Page last updated at 17:47 GMT, Thursday, 19 March 2009

Pope's first giant Mass in Africa


The stadium in Cameroon capital Yaounde was the Pope's first open-air mass of his visit to Africa

Some 60,000 people have packed a football stadium in Cameroon's capital to hear Pope Benedict XVI celebrate his first open-air Mass in Africa.

The pontiff, on a week-long visit to the continent, arrived at the arena in a bullet-proof, open-topped vehicle.

He said the extended African family was under threat from urbanisation and warned against creeping materialism.

The Pope has been criticised on his tour for remarks refusing to advocate condoms as a way to help stop HIV/Aids.

Earlier on Thursday, the Pope met leaders of Cameroon's Muslim community.

The 81-year-old - who travels to Angola on Friday - said peaceful co-existence between Muslims and Christians in Cameroon should be seen as a "beacon to other African nations".

Passionate welcome

In his address at the Amadou Ahidjo national stadium, the Pope said Africa was "a continent of hope" but it was at risk from those seeking to "impose the tyranny of materialism".

Pope Benedict XVI (C) in the Amadou Ahidjo stadium in Yaounde on 19 March 2009
Thousands were left outside when the Mass began as the arena was full

The pontiff said Africa, especially Cameroon, had to treasure the preciousness and dignity of human life.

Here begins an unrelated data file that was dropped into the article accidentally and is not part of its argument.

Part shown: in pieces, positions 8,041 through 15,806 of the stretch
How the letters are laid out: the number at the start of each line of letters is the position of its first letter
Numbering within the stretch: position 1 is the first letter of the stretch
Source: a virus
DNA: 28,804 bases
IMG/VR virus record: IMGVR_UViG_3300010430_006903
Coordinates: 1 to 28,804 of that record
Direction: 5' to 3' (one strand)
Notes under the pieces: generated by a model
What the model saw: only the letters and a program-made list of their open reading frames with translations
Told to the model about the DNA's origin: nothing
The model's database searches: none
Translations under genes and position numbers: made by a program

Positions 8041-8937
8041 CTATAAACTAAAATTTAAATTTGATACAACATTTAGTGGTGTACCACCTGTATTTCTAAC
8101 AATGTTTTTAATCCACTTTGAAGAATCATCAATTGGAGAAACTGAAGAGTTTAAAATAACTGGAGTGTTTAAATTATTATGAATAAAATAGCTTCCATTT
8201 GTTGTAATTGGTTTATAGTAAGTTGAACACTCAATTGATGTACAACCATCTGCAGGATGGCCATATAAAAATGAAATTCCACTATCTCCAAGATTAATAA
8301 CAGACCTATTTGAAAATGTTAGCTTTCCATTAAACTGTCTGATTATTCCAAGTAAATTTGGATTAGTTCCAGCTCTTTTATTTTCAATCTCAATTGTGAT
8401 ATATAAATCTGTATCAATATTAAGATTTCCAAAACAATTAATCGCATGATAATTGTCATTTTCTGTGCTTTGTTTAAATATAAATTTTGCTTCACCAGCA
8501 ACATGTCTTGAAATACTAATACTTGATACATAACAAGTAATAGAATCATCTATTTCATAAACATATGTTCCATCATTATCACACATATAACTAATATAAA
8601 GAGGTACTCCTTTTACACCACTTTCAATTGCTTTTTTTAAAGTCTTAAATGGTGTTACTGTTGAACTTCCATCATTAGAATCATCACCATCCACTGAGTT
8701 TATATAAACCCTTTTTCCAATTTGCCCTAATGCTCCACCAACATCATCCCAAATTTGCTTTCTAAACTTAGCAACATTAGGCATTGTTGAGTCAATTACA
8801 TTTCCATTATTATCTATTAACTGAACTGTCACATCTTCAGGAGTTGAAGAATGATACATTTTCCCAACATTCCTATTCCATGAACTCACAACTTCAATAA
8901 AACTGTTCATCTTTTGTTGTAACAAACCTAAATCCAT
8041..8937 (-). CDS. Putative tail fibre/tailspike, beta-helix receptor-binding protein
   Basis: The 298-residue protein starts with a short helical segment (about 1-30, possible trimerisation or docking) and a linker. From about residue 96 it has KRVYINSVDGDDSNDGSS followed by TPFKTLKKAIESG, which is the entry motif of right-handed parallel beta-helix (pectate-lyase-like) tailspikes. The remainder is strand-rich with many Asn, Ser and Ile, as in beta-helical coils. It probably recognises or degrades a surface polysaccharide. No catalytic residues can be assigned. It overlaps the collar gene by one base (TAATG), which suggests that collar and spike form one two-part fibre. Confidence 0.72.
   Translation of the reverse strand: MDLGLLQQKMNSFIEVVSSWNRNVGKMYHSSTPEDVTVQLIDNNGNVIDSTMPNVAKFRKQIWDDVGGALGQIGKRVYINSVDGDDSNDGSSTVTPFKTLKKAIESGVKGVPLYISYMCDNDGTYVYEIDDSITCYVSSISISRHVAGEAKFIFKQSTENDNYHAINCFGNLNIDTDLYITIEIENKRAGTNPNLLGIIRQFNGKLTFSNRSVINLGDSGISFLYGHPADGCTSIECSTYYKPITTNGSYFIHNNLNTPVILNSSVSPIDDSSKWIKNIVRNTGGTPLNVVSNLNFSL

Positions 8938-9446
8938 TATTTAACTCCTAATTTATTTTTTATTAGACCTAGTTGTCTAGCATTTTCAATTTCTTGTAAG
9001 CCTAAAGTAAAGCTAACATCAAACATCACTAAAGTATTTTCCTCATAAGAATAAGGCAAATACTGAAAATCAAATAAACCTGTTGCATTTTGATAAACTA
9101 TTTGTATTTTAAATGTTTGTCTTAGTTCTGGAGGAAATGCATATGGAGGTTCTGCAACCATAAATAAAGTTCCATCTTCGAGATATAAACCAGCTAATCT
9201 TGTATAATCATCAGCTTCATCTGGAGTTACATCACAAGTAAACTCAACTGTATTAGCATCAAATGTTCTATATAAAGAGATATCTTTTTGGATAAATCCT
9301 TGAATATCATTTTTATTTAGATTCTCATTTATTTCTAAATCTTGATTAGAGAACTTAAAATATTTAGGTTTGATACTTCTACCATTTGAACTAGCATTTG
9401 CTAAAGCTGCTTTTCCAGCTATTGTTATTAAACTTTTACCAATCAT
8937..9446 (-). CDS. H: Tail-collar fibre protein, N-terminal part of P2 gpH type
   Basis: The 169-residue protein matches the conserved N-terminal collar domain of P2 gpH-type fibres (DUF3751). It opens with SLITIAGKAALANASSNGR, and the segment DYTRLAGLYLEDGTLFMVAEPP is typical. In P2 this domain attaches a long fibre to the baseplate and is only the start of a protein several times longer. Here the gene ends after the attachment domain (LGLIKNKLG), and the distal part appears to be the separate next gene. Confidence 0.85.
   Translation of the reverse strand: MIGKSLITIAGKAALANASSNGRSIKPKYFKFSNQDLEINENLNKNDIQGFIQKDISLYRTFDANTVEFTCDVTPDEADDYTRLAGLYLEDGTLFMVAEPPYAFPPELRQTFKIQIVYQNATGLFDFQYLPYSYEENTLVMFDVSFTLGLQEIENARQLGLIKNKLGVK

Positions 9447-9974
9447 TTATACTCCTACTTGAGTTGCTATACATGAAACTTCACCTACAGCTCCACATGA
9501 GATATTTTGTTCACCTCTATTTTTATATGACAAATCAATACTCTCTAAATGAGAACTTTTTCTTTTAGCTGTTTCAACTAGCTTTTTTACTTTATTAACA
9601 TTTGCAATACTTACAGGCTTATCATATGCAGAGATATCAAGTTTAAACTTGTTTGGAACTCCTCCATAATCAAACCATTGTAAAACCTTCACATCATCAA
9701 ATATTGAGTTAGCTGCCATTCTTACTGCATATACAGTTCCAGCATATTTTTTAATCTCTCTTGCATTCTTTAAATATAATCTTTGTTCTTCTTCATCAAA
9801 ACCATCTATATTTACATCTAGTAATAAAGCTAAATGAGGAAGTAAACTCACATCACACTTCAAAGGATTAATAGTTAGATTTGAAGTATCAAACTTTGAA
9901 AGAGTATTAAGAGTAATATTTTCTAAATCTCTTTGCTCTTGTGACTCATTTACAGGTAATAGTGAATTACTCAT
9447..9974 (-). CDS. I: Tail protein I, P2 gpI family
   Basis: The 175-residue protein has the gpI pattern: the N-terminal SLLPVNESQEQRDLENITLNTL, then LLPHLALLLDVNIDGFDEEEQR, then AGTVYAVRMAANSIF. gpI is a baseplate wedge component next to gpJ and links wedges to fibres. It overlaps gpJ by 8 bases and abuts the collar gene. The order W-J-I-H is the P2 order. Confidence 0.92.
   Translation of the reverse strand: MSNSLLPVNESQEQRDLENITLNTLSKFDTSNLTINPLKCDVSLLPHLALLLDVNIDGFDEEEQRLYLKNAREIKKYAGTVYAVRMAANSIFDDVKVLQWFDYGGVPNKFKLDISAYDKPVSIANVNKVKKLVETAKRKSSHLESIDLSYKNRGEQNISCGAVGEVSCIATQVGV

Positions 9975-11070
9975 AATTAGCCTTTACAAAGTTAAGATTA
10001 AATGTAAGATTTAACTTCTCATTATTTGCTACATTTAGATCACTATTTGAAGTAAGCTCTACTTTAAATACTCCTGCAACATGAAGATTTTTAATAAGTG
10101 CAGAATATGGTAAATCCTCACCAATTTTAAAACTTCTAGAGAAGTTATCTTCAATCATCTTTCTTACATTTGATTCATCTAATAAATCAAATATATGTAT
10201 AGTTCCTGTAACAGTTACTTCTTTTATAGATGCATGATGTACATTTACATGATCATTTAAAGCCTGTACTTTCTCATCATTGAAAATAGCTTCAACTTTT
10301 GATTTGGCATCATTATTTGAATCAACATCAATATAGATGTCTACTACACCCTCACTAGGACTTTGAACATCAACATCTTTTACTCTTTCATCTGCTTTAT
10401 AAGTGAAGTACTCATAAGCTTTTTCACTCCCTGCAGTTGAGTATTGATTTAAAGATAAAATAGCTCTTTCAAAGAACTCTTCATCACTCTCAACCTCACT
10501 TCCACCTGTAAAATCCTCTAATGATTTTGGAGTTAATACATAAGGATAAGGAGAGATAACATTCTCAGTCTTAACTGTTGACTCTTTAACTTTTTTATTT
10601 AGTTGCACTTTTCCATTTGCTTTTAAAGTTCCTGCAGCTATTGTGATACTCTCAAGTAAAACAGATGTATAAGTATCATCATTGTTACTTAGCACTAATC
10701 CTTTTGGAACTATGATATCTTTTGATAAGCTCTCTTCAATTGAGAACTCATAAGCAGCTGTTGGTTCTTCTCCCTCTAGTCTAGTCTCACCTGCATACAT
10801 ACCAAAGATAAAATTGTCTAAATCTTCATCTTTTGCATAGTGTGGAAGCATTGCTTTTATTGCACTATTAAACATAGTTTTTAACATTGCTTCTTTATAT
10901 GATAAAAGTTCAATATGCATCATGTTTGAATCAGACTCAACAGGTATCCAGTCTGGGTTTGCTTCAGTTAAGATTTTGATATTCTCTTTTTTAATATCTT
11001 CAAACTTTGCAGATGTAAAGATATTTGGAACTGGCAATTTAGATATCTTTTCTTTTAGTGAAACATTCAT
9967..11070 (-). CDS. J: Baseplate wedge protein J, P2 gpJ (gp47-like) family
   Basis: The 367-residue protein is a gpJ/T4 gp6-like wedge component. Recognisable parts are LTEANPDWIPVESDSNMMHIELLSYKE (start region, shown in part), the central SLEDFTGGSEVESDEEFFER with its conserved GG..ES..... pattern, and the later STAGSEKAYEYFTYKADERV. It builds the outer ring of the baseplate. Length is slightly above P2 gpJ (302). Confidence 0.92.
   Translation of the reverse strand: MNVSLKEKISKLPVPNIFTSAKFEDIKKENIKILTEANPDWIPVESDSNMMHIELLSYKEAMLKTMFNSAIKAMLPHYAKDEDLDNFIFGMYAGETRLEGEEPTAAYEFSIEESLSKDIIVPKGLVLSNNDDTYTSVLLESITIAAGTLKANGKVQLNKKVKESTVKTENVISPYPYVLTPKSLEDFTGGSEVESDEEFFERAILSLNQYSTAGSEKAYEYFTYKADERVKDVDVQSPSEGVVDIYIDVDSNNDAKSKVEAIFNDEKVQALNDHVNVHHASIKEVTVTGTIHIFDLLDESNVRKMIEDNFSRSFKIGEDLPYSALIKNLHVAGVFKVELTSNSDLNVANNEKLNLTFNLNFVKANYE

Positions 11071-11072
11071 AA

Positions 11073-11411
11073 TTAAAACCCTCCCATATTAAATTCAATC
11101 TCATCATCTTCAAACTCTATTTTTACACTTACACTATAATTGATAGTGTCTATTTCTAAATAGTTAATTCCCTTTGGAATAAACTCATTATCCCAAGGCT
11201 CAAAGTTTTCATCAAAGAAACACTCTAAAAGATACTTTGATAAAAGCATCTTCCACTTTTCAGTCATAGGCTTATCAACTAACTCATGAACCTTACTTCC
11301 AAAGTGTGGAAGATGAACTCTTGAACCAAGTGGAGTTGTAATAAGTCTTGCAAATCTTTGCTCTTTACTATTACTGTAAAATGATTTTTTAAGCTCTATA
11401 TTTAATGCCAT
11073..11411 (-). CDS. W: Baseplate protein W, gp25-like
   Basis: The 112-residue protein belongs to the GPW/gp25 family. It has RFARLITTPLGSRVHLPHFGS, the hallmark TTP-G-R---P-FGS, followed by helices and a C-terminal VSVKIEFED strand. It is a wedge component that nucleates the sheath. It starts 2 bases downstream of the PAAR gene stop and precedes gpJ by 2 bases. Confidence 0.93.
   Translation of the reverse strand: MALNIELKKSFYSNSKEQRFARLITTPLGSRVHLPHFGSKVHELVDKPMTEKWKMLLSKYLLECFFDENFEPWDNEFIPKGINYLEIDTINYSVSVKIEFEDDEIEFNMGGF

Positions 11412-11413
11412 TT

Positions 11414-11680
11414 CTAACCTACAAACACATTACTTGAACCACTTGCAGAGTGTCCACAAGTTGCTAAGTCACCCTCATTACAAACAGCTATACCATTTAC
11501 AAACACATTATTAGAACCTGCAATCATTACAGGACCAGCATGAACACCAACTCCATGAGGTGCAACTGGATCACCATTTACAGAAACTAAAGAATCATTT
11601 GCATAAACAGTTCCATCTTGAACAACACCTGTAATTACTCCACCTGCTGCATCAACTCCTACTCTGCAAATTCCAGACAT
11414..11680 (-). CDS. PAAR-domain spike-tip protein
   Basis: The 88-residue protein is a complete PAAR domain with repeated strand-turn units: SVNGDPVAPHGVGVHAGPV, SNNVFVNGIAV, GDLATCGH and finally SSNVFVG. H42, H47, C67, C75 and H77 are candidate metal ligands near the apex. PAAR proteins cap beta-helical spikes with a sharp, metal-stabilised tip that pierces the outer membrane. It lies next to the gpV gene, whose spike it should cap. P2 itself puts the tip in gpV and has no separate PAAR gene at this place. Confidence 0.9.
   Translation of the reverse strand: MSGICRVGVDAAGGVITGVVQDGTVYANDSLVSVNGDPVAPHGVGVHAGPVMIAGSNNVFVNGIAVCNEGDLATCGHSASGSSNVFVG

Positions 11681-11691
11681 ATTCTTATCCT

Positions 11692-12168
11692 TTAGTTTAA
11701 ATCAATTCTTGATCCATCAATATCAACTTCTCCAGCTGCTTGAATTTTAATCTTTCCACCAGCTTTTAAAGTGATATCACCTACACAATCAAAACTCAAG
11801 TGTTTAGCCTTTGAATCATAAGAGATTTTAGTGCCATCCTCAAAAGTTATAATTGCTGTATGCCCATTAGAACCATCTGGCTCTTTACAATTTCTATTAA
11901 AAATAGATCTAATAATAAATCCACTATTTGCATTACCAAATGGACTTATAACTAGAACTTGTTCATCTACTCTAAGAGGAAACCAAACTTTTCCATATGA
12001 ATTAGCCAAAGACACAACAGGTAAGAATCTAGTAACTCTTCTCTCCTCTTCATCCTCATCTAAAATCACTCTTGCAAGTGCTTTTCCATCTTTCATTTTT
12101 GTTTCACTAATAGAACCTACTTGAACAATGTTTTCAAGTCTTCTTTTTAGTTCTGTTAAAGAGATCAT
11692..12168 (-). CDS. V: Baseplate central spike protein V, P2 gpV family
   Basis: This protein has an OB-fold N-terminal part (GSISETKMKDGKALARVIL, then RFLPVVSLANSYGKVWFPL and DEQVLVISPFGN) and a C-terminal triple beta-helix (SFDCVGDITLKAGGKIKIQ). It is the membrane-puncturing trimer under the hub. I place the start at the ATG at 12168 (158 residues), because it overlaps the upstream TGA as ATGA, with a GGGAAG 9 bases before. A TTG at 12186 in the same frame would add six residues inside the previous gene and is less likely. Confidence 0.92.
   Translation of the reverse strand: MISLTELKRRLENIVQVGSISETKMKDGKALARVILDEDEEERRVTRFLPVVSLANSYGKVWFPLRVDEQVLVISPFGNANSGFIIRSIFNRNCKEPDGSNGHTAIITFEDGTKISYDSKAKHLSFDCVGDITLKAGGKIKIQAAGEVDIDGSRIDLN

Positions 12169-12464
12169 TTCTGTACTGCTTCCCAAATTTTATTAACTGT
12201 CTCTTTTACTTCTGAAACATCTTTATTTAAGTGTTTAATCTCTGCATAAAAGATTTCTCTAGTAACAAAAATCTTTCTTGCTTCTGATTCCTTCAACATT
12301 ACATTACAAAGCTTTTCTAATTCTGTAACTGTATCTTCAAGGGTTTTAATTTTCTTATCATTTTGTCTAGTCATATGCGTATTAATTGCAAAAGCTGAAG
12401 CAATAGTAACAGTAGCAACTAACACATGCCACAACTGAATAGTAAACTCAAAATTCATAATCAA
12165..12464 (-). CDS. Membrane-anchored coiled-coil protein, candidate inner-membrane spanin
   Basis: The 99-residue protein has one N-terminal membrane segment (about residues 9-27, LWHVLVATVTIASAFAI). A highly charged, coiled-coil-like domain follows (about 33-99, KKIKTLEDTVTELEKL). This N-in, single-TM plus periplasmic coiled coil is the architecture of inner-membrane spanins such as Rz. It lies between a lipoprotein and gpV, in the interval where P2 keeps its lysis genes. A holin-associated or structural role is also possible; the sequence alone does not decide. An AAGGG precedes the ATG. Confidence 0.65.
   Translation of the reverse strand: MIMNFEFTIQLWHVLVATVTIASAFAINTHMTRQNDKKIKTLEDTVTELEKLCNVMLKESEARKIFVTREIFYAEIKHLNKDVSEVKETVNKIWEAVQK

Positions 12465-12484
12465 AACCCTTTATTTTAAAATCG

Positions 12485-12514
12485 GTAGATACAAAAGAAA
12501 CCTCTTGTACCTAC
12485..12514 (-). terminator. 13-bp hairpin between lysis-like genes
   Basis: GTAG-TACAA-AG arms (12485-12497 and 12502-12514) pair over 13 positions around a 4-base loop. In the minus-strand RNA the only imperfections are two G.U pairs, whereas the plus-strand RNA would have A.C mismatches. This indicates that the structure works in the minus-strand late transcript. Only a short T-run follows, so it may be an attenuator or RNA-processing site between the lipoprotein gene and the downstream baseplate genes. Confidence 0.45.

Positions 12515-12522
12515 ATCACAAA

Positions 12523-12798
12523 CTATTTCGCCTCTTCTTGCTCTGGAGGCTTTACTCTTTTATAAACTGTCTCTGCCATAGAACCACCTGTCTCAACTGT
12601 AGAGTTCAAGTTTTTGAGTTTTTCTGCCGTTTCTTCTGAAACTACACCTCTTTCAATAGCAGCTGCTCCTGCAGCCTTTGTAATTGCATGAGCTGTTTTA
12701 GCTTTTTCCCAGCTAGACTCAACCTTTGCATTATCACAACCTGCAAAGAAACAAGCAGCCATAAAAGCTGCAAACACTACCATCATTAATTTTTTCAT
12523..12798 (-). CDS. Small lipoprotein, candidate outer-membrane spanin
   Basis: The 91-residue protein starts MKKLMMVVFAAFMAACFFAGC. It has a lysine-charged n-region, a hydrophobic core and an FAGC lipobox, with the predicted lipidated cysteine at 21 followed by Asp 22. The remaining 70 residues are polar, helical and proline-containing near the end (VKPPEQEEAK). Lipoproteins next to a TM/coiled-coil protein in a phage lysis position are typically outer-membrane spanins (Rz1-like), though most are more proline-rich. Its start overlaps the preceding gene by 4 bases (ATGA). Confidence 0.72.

The BBC's Caroline Duffield, who attended the stadium service in the capital Yaounde, says some will take that remark as a quiet rebuke to Cameroon's government over human rights, but for some people it was not enough.

Our correspondent says the Pope received a passionate display of support from the worshippers, many of whom were young.

She adds the arena is on a hill above Yaounde and tens of thousands had climbed up in the morning heat to hear him speak.

Some said they had queued outside the stadium all night to be sure of getting in.

Many of those who attended the event wore T-shirts and other items of clothing with the Pope's picture.

Marshalls struggled to contain the rush for the best seats when the gates were opened and thousands were left outside when the Mass began.

On his way to Cameroon, the Pope said HIV/Aids was "a tragedy that cannot be overcome by money alone, that cannot be overcome through the distribution of condoms, which can even increase the problem".

The Vatican has sought to play down the controversy over the remarks, saying he had merely been expressing the Catholic Church's policy.

But France, Holland and even the Pope's native Germany expressed concern.

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